10 Singlish Phrases to Find Out How Singaporean You Are

In the wake of National Day, take this fun comprehensive test to find out how Singaporean you are with these 10 Singlish phrases. Try to guess its meaning with an example sentence before reading the answer. Give yourself 1 point for each correct answer. No cheating!

1. Own time own target / OTOT
In a sentence: I'm tasking you with preparing this presentation deck. It's OTOT; just let me know whenever you're ready to go.


Meaning: Set your own pace

Singapore may have a reputation for being one of the busiest cities in the world, but lulls do pop by every now and then. Having 'OTOT' attached to an assignment generally means that its completion can be handled at leisure.

2. Mai tu liao
In a sentence: Mai tu liao – the warehouse sale begins in five minutes!


Meaning: Stop delaying or wasting time

Typically used to indicate urgency, 'mai tu liao' is often exclaimed in the direction of people who are usually guilty of dragging their feet. Slowpokes are more than likely sick and tired of hearing this all the time!

3. Pang kang liao
In a sentence: It's 6.30PM – pang kang lo! Where should we go for dinner tonight?


Meaning: knock-off time

In a time when WFH has become increasingly common, this phrase has admittedly lost some of its punch. But pre-COVID, it was very common for the end of the work-day to be accompanied by relieved sighs and utterances of this nature.

4. Paiseh
In a sentence: I missed a step and tripped in the public. So Paiseh!

Photo Credit: Campus

Meaning: Embarrassing / my bad

The concept of 'face' is a familiar one across most Asian cultures, and Singaporeans are generally quite conservative when it comes to taking risks. In the event of the occasional slip-up, 'paiseh' is used as both an apology and a mea culpa.

5. Blur like sotong
In a sentence: He's really blur like sotong: he thought that feeding cows chocolate produces chocolate milk!


Meaning: Someone who is generally clueless or clumsy.

It's hard to pinpoint the exact origin of this saying, especially since its accuracy is suspect (squids are actually quite intelligent creatures). Regardless, its usage is widespread – both housewives and drill sergeants have used 'blur like sotong' to castigate clueless individuals for generations.

6. Sian
In a sentence: Sian – I need to OT at the office over the weekend.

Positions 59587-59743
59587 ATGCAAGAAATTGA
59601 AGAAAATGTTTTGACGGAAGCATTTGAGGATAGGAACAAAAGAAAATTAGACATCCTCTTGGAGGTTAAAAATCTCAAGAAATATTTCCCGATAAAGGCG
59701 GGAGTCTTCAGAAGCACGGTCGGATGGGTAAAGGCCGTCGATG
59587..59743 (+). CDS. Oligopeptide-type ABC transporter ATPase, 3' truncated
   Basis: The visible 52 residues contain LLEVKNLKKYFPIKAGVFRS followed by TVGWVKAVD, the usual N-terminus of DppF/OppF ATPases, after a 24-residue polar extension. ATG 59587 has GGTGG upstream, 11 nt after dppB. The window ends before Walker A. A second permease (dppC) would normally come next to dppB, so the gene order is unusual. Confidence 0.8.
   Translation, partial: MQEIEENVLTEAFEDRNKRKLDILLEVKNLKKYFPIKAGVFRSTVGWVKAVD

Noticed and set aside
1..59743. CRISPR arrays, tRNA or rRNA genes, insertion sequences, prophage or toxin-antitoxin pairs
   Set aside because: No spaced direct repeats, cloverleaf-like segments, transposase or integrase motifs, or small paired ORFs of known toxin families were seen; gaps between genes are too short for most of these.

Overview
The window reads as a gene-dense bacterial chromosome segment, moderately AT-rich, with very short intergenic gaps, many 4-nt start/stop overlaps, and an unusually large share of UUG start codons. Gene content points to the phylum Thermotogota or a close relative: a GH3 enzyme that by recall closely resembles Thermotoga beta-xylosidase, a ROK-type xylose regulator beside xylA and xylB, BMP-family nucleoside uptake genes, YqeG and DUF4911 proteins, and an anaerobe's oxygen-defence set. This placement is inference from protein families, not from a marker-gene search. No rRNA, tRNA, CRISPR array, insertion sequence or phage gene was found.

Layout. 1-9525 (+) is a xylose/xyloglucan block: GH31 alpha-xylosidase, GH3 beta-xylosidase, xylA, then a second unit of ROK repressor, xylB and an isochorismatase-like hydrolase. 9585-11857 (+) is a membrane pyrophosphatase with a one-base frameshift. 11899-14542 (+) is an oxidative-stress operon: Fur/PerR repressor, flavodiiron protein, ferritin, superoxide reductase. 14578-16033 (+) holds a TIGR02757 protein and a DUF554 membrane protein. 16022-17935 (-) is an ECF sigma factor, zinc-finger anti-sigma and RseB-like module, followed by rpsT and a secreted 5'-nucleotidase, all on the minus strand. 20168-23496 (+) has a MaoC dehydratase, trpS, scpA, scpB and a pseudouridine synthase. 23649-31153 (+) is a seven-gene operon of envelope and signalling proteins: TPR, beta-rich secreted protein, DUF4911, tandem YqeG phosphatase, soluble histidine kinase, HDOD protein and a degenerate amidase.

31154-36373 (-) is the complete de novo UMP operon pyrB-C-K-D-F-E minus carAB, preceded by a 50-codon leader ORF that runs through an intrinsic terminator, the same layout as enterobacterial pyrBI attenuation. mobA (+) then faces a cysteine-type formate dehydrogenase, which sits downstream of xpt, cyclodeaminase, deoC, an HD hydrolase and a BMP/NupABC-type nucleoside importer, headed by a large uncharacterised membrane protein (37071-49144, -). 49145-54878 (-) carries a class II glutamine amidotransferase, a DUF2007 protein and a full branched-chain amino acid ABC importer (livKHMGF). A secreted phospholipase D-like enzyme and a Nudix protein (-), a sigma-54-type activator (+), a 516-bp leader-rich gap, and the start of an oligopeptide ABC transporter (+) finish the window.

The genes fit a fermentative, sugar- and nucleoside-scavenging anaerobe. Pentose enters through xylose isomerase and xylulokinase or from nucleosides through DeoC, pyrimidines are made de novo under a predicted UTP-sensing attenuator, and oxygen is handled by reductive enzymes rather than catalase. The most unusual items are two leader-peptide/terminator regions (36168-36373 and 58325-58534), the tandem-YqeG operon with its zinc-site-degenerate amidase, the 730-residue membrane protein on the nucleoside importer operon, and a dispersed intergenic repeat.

Meaning: To be tired of something, or caught in bothersome situations you cannot do anything about.

Murphy’s Law dictates that when things can go wrong, they usually will. For the few that are unfortunate enough to experience this first-hand, ‘sian’ would probably be a very familiar utterance. Chin up though – things could always be worse (knock on wood)!

7. Agak-agak
In a sentence: My recipe for chicken curry isn't very precise with the ingredients. Go by feel and just agak-agak with the portions.


Meaning: estimate or guess on your own approximation.

The last place you'll probably hear this phrase being used is in a science lab. 'Agak-agak' is similar to 'own time own target' in the sense that everything boils down to the individual at hand – anything goes as long as you're comfortable with it!

8. Chiong
In a sentence: I'll need to chiong and complete this essay in time if I want to complete this course module.

Photo Credit: SGAG

Meaning: To rush or hurry to completion.

When you're told to 'chiong', it's time to hurry up with whatever you're doing. Kicking things into overdrive tends to take it out of you, so be sure to stay hydrated with your Thermos® One-Push Tumbler.

9. CMI
In a sentence: Today's chicken rice really CMI – the one I had last week was much better.


Meaning: Doesn't meet the standard.

Existing as both a verb and adjective phrase, 'cannot make it' (CMI) is most often used to describe something that fails to meet a standard (determinate or arbitrary). Most consider describing a person as such to be a trespass in social etiquette, so do not use it flippantly.

10. Swee
In a sentence: You brought a Thermos® Food Jar full of your wife's famous seafood chowder to share with the office? Swee!


Meaning: To compliment something / nice one.

The polar opposite of 'cannot make it' – 'swee' is essentially an accolade afforded to people, precedents or objects that exceed expectations. It's also often used in lieu of a pat on the back.

If you found this quiz challenging and fun (or maybe too easy for your Singlish skills), then why not continue putting your lingo knowledge to the test with 8 more Singlish phrases!

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